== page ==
Yes, I said that the big house was the quietest 100k+ people I've been around. That was simply true and something I've heard from a lot of people who have been to games there. It's largely a function of having a single shallow bowl for a stadium. Michigan stadium is intimidating to play in, but not because of crowd noise. It's because it is so damn big and so rich with history.
|08/07/2009 - 2:40pm||nfl vs college||
A couple comments popped up here about it looking more like an NFL stadium than college. Let me tell you that the stadium has a distinctly college feel. The brick exterior and colonnade around the stadium are reminiscent of Memorial Stadium on campus and the open end is a distinctly college stadium attribute.
There are, however, amenities that not many college stadiums can boast: the giant video board, the incredible suites, the club room, the biggest locker room in college or pro football, etc. But those are things that are only going to help garner more donor support and boost recruiting in both the short- and long-term.
|08/07/2009 - 2:34pm||BlueBulls||
The University did a sound study on how best to contain noise inside the stadium as part of the design process. It's about as steep as it can be given modern building codes (max rise for the steps) and the desire to keep sight lines clear of pillars and the like. The pictures might not give you the feel of being at the stadium but it "feels" like it's much bigger than 50k.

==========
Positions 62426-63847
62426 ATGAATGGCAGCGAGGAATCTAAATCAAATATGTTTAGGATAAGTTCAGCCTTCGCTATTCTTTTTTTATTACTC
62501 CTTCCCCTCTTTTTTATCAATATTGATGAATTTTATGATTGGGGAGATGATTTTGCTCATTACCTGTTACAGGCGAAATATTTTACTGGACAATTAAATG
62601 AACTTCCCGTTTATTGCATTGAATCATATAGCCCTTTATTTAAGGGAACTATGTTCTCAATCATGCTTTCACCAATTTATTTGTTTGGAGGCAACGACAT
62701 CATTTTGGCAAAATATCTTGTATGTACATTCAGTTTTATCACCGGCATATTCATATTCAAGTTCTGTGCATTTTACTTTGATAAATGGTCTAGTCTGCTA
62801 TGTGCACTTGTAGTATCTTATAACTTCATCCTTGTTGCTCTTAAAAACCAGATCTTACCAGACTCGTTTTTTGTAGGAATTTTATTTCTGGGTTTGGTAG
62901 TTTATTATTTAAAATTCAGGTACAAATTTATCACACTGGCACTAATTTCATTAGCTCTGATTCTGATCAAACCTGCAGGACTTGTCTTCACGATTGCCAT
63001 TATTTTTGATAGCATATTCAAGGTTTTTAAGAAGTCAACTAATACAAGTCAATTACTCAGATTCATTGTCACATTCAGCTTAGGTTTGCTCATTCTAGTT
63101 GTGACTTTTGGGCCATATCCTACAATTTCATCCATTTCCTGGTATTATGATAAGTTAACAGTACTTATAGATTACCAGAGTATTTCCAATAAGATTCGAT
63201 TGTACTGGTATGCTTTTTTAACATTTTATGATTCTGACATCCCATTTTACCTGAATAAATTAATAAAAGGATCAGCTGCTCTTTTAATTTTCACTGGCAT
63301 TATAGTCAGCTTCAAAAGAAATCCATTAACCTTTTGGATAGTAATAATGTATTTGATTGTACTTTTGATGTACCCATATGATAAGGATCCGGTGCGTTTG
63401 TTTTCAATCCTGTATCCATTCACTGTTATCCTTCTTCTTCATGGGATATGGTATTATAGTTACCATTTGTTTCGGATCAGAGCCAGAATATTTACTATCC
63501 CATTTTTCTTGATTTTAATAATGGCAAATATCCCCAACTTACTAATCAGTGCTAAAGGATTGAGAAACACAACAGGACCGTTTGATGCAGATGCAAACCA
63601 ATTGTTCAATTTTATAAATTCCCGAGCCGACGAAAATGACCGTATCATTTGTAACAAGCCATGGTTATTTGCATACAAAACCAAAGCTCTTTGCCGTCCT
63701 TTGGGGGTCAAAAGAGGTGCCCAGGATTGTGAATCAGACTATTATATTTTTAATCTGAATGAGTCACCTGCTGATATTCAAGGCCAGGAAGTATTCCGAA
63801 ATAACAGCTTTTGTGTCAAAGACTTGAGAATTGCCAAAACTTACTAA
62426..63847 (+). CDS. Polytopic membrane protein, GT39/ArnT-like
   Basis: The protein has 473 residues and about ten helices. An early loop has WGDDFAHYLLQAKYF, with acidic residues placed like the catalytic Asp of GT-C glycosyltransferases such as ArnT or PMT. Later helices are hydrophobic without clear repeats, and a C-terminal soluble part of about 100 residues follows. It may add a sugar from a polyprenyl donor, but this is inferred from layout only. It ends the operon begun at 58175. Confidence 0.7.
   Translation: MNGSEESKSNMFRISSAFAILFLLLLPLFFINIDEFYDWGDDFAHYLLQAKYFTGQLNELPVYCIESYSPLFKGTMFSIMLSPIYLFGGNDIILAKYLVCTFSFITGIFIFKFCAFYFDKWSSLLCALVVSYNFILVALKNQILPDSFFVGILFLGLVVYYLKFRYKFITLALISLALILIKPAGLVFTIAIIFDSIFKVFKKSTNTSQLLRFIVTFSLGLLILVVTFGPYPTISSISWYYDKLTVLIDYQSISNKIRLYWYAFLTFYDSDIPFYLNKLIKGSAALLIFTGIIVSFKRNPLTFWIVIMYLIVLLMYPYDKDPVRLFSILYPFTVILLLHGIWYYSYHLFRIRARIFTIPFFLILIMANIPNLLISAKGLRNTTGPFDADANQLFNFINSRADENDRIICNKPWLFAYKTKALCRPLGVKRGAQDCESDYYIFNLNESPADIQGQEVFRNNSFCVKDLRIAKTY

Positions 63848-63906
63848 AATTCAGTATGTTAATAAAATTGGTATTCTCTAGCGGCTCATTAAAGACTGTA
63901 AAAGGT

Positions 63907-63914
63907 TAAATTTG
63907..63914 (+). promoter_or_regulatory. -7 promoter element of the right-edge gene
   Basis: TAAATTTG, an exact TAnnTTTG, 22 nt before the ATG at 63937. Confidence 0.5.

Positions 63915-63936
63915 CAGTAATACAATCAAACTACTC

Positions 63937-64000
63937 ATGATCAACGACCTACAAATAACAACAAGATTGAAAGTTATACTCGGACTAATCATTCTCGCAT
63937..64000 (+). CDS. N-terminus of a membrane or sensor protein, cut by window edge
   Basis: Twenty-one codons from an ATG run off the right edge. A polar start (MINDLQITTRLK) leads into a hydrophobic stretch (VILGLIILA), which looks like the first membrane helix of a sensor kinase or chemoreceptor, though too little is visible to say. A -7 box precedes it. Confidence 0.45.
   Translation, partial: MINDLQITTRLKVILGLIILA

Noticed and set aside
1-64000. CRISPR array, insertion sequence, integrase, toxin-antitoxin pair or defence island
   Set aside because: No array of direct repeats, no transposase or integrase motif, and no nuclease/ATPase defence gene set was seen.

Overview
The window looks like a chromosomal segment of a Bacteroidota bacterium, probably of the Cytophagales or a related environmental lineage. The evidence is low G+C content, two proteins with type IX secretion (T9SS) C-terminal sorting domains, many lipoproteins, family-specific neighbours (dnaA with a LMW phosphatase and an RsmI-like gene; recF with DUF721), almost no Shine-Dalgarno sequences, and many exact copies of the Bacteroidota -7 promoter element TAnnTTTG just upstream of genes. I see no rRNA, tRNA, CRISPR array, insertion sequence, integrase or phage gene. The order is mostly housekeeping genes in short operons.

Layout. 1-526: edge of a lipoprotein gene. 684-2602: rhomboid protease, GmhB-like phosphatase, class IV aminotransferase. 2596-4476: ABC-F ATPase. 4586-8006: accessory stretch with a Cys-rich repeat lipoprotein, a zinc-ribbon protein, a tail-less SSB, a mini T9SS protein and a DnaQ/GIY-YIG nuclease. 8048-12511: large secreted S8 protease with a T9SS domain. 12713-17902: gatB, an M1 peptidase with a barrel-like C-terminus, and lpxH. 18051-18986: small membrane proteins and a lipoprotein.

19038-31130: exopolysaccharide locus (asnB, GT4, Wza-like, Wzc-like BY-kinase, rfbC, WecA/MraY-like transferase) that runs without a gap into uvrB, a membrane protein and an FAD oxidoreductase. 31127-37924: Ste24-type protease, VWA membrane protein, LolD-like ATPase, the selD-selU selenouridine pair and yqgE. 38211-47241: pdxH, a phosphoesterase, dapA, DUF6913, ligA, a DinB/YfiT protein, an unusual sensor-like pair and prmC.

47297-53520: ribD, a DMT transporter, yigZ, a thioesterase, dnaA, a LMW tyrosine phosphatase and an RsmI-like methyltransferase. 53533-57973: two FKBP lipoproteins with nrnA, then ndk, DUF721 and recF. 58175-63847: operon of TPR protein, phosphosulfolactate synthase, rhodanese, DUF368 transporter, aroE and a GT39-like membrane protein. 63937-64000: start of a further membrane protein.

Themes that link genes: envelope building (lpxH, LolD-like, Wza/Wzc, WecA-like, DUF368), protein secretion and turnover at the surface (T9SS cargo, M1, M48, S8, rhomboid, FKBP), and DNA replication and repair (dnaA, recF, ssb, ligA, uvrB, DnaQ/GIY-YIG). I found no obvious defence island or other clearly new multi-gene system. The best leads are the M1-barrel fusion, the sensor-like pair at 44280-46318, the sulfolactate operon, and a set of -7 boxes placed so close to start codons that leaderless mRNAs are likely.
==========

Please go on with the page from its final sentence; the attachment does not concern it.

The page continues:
As for the other poster saying Michigan fans would be making most of the noise...good luck. Season ticket sellouts in our admittedly small-capacity stadium will keep most of you out. More importantly it will keep us from having 15,000 Badger or Hawkeye fans in the stadium annually.
Lastly, I really do like Michigan fans in general. The game I went to a few years back(2005-the Gary Russell run to set up the game winning FG) made it clear to me that Michigan fans are by and large the classiest in the big ten. I do find it very disappointing that there are people on the board bashing (profanely for some reason) what is going to be a huge boost to the Gopher football program and something that will actually be very good for the conference. If those posters were as secure in their Michigan supremacy as they probably should be, they shouldn't have any reason to bash on the Gopher program.
|08/07/2009 - 10:34am||you guys are funny||
to make fun of the size. Sure, it's small compared to Michigan Stadium, but I guarantee it will be louder. The "big house" is the quietest 100,000+ people I've ever been around.